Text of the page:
You remember Isis Mobile Wallet don’t you? That would be the mobile payment system that carriers – specifically, Verizon, AT&T, and T-Mobile – created to be the only payment system you would need on your phone. That would also be the payment system that carriers used as reason to help block, but not admit-to-blocking, while still blocking because it was “different,” Google Wallet, for years while they took their sweet time getting Isis ready. And let’s not forget that the service has already been renamed to Softcard because of the growing entity known for terrorism that the original name matched. All caught up on Softcard and Isis?
According to a late Friday report out of TechCrunch, the payment system has been a massive failure to this point and is now in talks with Google to potentially be acquired.
That part about it being a failure shouldn’t shock anyone since the service continued to see delays before launching nationwide out of its test markets in 2013. The service has also failed since launch to create a close partnership with Visa or MasterCard, which has made it an increasingly difficult sell to consumers and to add your preferred cards for use. Seriously, the service is pretty difficult to use.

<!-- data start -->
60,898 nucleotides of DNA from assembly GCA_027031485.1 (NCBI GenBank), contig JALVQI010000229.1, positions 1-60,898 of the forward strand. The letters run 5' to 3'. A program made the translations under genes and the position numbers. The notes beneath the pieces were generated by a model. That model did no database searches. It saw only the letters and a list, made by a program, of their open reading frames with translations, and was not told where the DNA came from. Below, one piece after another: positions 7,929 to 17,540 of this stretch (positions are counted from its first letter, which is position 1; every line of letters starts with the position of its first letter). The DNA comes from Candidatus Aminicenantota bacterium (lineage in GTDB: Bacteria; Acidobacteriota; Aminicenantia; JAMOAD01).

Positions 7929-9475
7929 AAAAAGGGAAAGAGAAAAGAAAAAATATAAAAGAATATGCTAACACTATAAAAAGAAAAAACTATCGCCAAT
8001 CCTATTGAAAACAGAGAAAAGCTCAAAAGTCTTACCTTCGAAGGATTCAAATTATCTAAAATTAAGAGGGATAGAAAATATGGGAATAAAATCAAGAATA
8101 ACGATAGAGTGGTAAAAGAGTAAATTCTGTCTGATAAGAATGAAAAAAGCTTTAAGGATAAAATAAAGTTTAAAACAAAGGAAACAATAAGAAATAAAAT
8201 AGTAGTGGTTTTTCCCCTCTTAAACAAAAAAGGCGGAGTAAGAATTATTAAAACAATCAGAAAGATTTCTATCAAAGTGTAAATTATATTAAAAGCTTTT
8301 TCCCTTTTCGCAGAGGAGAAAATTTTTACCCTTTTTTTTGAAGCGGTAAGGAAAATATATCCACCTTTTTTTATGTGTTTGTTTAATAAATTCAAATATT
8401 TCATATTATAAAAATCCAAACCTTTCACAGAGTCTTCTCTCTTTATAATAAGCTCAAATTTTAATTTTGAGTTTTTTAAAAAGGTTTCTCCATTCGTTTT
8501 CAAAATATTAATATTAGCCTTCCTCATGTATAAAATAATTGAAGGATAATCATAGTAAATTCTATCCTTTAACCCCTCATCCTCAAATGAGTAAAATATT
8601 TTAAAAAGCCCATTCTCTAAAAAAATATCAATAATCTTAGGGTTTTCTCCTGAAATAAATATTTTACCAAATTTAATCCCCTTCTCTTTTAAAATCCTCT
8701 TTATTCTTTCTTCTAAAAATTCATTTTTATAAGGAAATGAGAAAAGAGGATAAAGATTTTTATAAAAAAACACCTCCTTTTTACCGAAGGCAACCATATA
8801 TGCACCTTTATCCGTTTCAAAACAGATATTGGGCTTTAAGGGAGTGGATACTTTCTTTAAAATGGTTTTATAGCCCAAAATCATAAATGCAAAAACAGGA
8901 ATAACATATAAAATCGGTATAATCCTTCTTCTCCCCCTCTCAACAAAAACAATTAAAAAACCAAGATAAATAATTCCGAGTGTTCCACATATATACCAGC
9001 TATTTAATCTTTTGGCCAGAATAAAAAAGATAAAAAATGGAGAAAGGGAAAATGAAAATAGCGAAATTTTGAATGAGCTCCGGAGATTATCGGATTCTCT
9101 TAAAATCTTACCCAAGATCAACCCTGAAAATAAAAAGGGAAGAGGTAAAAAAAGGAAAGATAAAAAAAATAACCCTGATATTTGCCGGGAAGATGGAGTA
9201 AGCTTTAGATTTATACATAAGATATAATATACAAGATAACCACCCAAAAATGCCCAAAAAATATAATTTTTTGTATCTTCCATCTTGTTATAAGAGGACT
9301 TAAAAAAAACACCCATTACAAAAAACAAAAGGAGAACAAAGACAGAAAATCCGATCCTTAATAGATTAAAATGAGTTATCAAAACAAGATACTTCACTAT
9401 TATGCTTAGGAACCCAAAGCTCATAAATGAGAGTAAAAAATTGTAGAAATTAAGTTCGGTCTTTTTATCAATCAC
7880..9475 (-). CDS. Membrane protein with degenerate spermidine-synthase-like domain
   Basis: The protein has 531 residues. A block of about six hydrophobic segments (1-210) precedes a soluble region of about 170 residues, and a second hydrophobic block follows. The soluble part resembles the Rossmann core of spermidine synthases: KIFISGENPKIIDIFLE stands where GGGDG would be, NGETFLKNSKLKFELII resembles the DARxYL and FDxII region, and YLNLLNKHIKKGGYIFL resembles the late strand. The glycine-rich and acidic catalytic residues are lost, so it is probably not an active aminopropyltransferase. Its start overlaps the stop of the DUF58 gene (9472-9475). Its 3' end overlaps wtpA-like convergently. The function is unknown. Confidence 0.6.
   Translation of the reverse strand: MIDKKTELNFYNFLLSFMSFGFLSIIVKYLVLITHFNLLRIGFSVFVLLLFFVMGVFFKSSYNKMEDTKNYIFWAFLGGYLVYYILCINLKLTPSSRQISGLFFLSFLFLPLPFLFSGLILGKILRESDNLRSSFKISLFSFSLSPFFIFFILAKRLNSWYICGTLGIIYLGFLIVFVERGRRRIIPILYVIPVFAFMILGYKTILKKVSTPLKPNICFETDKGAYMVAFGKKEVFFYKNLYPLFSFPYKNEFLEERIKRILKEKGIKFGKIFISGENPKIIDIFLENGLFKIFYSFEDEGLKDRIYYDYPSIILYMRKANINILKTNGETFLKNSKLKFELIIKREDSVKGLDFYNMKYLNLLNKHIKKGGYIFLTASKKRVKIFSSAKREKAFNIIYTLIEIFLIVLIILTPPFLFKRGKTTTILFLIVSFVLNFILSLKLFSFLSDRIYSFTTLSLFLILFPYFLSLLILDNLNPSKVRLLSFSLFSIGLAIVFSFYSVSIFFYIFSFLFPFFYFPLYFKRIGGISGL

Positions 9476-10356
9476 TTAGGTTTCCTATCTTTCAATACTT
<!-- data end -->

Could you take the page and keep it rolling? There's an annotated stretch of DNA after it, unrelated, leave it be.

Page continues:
But that part about Google potentially buying Softcard is hilarious, at least to me. Again, this is the mobile payment system that Verizon, AT&T, and T-Mobile created to rule them all. This is also the reason that we wrote countless posts about Google Wallet being blocked at the carrier level. There were FCC complaints about the blocking. There were denials that weren’t really denials. There were excuses given for blocking Google Wallet that were contradictory. Softcard, formerly Isis, was a massive pain point around the Android community for what seemed like years. Yet here we are, talking about Google buying them for pennies on the dollar.
According to TechCrunch, Google may be able to grab Softcard for under $100 million, even though sources tell them that the carrier team of AT&T, Verizon, and T-Mobile has invested hundreds of millions into the service.
Google may not care so much for the service as it does the patent applications they have filed, though. Softcard reportedly has just over 120, but those could be key to helping Google Wallet grow or remain a viable mobile payment option, an important factor as Google tries to battle with Apple’s Apple Pay.
Any thoughts you would like to share about Isis…err Softcard?